Sick pay for the self-employed: what you need to know

It’s inevitable that at some point in your business career, you will, unfortunately, be unable to work as a result of illness. This guide highlights the help that’s available from the government.

Are small business owners entitled to Statutory Sick Pay (SSP)?

Employment and Support Allowance (ESA)

How much is ESA?

Can you still work while claiming ESA?

Are small business owners entitled to sick pay?

Your entitlement to claim any form of sick pay depends on your business type:

Limited company directors

Employed workers, including limited company directors who are employees of their own company, are entitled to claim Statutory Sick Pay (SSP) from their employer to cover periods of illness. In order to qualify for SSP you must:

  • have been ill for at least four days in a row (including non-working days)
  • earn an average of at least the Lower Earnings Limit, which is currently £123 per week 

From 10th April 2023, SSP is paid at a rate of at least £109.40 per week; the exact amount paid depends on your employment contract. Payments usually begin from the fourth day of illness. There are different rules for calculating SSP entitlement for directors who are not paid contractually by a regular salary.

Note that employers cannot reclaim SSP, unlike other kinds of statutory pay such as parental pay, from the government, but employees, including limited company directors, can apply for government support in the form of the Employment and Support Allowance (ESA). Employees cannot claim ESA if they are receiving SSP from their employer.

Sole traders and partners in partnerships

Sole traders and partners in a partnership cannot claim SSP but can apply for ESA. 

Employment and Support Allowance (ESA) 

Employment and Support Allowance (ESA) is a fortnightly benefit payment that’s designed to help you make ends meet until you’re fit enough to return to work if you’re unwell or if you have an illness or disability that restricts the hours you can work. You can claim for ESA if you meet all of the following criteria:

  • You are under the state pension age.
  • You have a disability or health condition that affects how much you can work.
  • You are not currently claiming SSP through an employer.
  • You are not currently claiming Jobseekers’ Allowance (JSA).
  • You have paid enough National Insurance contributions in the last two to three years.

‘New Style’ ESA

From January 2021, all new claims will be for ‘New Style’ ESA. In order to qualify, you need to have either worked as an employee or been self-employed over the last two to three years and to have made sufficient National Insurance contributions. If you’re unsure about whether you’ve made sufficient contributions, you can check your National Insurance record. If there are gaps in your record that could mean you have not made enough contributions, you might be able to purchase National Insurance credits to make up the deficit.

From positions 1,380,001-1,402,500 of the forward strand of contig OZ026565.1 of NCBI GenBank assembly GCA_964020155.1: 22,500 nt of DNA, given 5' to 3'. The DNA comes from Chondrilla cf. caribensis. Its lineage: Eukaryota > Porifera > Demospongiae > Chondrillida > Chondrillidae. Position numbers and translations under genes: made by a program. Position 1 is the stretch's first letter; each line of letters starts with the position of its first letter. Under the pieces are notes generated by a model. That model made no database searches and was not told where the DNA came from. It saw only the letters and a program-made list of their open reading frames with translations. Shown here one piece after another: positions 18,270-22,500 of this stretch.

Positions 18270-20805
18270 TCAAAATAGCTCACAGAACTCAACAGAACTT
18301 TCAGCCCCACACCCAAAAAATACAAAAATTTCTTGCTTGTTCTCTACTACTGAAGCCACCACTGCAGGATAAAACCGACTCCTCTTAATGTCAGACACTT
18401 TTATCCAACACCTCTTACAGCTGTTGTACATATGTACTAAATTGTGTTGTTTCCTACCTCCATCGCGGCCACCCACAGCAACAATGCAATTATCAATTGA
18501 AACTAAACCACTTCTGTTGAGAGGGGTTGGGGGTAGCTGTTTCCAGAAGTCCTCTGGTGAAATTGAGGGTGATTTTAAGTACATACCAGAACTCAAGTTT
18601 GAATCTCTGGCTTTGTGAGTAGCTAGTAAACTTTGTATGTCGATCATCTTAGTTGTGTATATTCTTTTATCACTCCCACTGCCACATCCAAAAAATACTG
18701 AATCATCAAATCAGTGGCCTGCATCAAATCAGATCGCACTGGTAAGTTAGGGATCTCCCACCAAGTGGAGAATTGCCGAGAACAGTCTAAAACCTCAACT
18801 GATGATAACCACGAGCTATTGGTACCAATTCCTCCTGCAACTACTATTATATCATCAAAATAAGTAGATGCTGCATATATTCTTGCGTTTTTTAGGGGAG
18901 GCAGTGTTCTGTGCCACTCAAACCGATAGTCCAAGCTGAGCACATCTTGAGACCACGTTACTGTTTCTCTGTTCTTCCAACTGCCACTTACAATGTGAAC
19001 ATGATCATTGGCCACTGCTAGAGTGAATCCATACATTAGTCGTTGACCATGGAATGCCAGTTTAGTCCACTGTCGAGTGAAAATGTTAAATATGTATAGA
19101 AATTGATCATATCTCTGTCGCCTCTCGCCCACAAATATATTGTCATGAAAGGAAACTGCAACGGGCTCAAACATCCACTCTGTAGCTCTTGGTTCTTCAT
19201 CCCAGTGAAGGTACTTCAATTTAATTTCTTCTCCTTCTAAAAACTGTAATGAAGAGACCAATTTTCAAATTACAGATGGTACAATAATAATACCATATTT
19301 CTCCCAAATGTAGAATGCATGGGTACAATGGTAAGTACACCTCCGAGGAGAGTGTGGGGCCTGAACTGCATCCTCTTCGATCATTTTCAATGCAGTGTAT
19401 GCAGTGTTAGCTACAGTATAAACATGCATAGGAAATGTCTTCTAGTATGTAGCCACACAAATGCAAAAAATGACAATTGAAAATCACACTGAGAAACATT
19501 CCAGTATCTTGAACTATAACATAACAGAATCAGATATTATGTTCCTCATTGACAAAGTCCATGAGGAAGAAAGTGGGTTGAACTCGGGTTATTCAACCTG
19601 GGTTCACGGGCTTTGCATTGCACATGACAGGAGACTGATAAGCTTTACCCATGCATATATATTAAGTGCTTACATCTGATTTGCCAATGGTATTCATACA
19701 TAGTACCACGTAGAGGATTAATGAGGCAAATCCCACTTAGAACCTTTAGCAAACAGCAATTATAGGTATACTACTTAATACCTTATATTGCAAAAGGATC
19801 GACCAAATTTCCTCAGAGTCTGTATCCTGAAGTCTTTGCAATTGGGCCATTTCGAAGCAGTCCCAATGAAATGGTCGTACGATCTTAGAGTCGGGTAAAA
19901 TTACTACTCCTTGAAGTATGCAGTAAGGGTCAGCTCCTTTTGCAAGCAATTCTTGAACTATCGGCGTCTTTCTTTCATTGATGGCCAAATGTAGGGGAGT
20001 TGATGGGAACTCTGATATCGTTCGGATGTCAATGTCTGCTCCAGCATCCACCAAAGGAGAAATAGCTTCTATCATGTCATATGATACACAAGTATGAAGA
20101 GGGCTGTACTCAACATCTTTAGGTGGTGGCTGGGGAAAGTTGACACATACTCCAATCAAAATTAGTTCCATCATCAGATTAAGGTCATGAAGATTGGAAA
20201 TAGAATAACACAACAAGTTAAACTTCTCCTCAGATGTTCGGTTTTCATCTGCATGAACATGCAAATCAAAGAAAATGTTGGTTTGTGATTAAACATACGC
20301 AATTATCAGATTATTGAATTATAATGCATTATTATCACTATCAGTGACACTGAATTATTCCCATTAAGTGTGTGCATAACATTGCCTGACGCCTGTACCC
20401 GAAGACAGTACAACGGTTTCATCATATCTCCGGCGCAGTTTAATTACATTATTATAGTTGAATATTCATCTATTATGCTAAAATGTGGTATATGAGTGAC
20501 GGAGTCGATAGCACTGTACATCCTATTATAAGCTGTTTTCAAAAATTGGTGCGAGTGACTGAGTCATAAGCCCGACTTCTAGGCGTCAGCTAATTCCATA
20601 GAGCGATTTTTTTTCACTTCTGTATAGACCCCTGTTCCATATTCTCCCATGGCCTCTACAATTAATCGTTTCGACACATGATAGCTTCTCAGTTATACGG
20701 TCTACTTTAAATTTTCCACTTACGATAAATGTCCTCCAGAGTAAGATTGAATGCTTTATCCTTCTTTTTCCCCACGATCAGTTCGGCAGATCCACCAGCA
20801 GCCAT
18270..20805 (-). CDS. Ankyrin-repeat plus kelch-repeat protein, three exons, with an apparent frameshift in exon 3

You can apply for ‘New Style’ ESA online or by phone. You’ll need to provide the following information:

  • Your National Insurance number
  • Your bank or building society account number and sort code
  • Your doctor’s name, address and telephone number
  • A fit note from your doctor (this is sometimes referred to as a ‘sick note’ or a ‘statement of fitness for work’) if you’ve not been able to work for more than seven days in a row
  • Details of your income
  • The date your Statutory Sick Pay (SSP) ends, if you’re currently claiming it

The government states that the Department for Work and Pensions (DWP) will contact you within 10 working days to schedule an appointment, which will normally be over the phone with a work coach from your local Jobcentre Plus office.

How much is ESA?

The amount you receive depends on factors like the progress of your application, your age and whether or not you’ll be able to make enough of a recovery from your illness to get back into work. The amount you have in savings won’t affect claims. The amount you receive will also depend on whether you fall into the ‘work-related activity’ or ‘support’ group after your assessment:

Status Amount you can claim
Under 25 while your claim is being assessed up to £67.20 a week
Over 25 while your claim is being assessed up to £84.80 a week
In the 'work-related activity' group (deemed to be fit enough able to get back into work) up to £84.80 a week
In the 'support' group (deemed not fit enough to get back into work) up to £117.60 a week

If your claim is successful, payments will be made into your bank account every two weeks. If you’re in the ‘work-related activity group’, ‘New Style’ ESA lasts for 365 days. If you’re in the ‘support’ group, there’s no time limit.

Can you still work while claiming ESA?

As a general rule, you can still work up to 16 hours and earn up to £152 per week while claiming ESA. Some work is also classed as ‘permitted work’, which you can continue while still receiving payments. For more information on working while you claim ESA, take a look at the government’s guidance on ‘permitted work’.

If you still need to work while claiming ESA, or if you’re unsure that the work you want to continue is classed as permitted work, you should call the ESA helpline and complete the permitted work form.